On the Trail of Central and South America, in Queens

BY Channaly Oum TIMEDecember 18, 2013 PRINT

The subway buzzed overhead. It was late, and a little group of seven huddled around the food cart. 

The vendor handed us two little packages, one wrapped in cornhusk, the other in a plantain leaf. The tamale with cheese was possibly the best I’d ever eaten: the corn masa that enveloped the cheese filling was unusually silky and moist. It only occurred to me a little later that it was probably due to a good helping of lard. 

The other tamale carried the scent of the plantain leaf, tropical and warm. These looked like tamales, tasted like tamales, but were really little portals: they transported me from a dark, cold, and wet street corner, to a sunny street somewhere in Mexico.

I was on a quest to find some of the best Mexican street food in New York City. Naturally, I headed straight to Jackson Heights and Corona, Queens. 

I have a friend from Jackson Heights who once told me of his vacation to Mexico City. He sampled tortas all over the city, and he said none of them were as good as they were at home, in Jackson Heights.

A large population of Mexican immigrants live there, along with immigrants from Central and South America. 

Everywhere soccer matches are being shown on screens in restaurants; signs are in Spanish; shops are selling phone cards and transfers of cash back home. Family tradition is strong: aside from commuters coming and going, you see mothers and children, clusters of two, three, four, and more carrying out errands. And every few feet it seems, food and drink that reminds one of Central or South America. 

Vendors are often out in full force after sunset and often all night, to serve workers who finish their shift closer to midnight than 6 p.m., such as those working in restaurants.

I tagged along one evening with Jeff Orlick, who is a resident of Jackson Heights and loves to share his love of the neighborhood and its food by leading tours. 

He is such an old hand at this that he has his own telltale signs for what makes a food cart great. We stood by a cart named El Coyote Dormilon, right underneath the 7 train track, on Roosevelt Avenue and about 92nd Street. 

He pointed at the cooks’ feet. There were wooden boards underneath, which made the cooks stand higher. The path of causation (and even correlation) is mysterious, but Orlick said, in his experience, 100 percent of the time, the presence of these boards indicated good food.

The proof came in the quesadillas. The cooks pressed out their own dough for the tortilla, and topped it with mushrooms, flor de calabaza (squash flowers), and cheese. It was delicious—no wonder people lined up for it.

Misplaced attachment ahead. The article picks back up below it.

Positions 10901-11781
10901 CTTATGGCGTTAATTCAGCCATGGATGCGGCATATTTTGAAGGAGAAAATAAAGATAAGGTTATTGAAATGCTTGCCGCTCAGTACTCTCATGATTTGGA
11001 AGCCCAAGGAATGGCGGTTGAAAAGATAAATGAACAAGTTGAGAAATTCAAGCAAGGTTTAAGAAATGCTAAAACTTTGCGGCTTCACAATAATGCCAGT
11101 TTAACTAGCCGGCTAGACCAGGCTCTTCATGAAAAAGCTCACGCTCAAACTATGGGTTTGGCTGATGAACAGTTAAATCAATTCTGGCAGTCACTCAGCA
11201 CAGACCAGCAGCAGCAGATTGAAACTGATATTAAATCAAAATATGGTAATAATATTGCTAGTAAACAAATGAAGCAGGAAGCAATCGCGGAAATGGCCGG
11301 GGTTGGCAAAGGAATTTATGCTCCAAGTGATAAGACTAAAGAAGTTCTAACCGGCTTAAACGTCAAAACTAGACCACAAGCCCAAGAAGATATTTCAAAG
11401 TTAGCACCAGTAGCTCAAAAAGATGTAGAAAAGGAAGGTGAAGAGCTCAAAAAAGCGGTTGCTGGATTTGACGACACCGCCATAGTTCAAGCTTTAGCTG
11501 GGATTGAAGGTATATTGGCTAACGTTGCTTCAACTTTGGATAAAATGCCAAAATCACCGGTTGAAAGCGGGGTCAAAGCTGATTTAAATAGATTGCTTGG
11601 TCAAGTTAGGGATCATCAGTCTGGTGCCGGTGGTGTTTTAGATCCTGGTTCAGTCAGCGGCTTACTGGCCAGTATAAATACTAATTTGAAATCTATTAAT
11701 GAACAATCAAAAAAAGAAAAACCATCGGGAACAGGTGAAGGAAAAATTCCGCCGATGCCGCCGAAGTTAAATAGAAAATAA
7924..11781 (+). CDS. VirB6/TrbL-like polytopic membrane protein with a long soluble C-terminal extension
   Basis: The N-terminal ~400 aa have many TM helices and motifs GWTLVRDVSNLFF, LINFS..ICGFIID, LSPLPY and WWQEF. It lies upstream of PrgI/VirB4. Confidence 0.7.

The coffee, or cafe de olla, included a dash of cinnamon, giving the coffee an exquisite, fragrant touch.

Ninety percent of the Mexican food along this strip of Roosevelt Avenue was from Puebla, said Orlick.

One of our stops was Juan Bar, on the northeast corner of Junction Boulevard and Roosevelt Avenue, the temporary home (as of last week) of the friendly Galdino Molinero, better known as “Tortas,” even to his young son. 

His sandwiches, or tortas, are indeed known far and wide in the area; he has also been a Vendy finalist. Orlick likens him to a sushi chef. You can tell him what you want or let him decide what to make, you chat and watch him at work. In no time he has your food ready. He doesn’t skimp on anything. I went back a different time and ordered a torta from him that was bulging with steak, cheese, and lettuce, and spilling all over the sides. It was food that happily induced sleep. 

You can find Tortas there for the next couple of months until he sorts out the permit for his food truck.

We made several other stops, to try bollo de pescado (fish balls cooked with cornmeal) from an Ecuadorian truck (with a huge screen TV); excellent patacón (a sandwich made of green plantains rather than bread, with a meat filling) from a Dominican truck, and so on. It was nearly midnight by the time we crawled up the subway steps on our respective ways home.

Orlick was once asked how many calories his food tour consists of. He was taken aback but ventured a guess, maybe 800? My hopeful guess: net zero—with so much walking, surely street food becomes calorie-neutral. Okay, maybe not. 

It’s not the lightest food, although on a tour, you mercifully just take bites here and there. And being street food, it’s not the prettiest or fanciest either. But is it good? It’s excellent, the best thing next to traveling to Mexico or Ecuador. 

Channaly Oum
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